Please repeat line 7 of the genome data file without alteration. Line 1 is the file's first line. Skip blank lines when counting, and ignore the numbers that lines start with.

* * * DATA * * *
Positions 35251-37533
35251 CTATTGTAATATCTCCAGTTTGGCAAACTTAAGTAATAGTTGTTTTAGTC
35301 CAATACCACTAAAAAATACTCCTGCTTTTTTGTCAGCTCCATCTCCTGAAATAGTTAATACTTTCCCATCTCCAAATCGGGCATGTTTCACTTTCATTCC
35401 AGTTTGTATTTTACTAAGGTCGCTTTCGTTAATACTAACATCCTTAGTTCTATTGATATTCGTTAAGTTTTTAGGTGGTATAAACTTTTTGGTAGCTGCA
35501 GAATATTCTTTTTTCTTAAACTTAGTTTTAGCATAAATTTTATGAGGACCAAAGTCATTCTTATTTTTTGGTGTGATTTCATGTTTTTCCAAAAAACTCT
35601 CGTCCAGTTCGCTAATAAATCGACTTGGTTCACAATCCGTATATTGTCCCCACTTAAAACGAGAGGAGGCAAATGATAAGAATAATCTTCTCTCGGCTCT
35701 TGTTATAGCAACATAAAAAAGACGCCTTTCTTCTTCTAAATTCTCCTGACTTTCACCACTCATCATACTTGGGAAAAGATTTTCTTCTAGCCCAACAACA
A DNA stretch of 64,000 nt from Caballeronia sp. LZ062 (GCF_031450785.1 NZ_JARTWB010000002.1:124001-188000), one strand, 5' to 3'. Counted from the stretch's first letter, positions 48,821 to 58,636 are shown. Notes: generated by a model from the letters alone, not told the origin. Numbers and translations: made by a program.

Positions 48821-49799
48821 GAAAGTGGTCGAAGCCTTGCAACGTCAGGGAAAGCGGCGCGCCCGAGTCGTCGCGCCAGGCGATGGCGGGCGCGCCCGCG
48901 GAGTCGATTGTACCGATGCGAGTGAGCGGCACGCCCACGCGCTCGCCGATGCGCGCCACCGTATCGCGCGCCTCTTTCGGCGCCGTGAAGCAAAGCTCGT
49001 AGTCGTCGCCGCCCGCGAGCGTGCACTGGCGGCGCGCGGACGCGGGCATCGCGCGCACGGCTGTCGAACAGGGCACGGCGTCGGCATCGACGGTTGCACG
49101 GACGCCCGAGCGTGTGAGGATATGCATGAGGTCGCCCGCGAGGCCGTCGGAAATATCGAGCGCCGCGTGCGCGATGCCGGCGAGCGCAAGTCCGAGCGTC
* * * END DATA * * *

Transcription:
35701 TGTTATAGCAACATAAAAAAGACGCCTTTCTTCTTCTAAATTCTCCTGACTTTCACCACTCATCATACTTGGGAAAAGATTTTCTTCTAGCCCAACAACA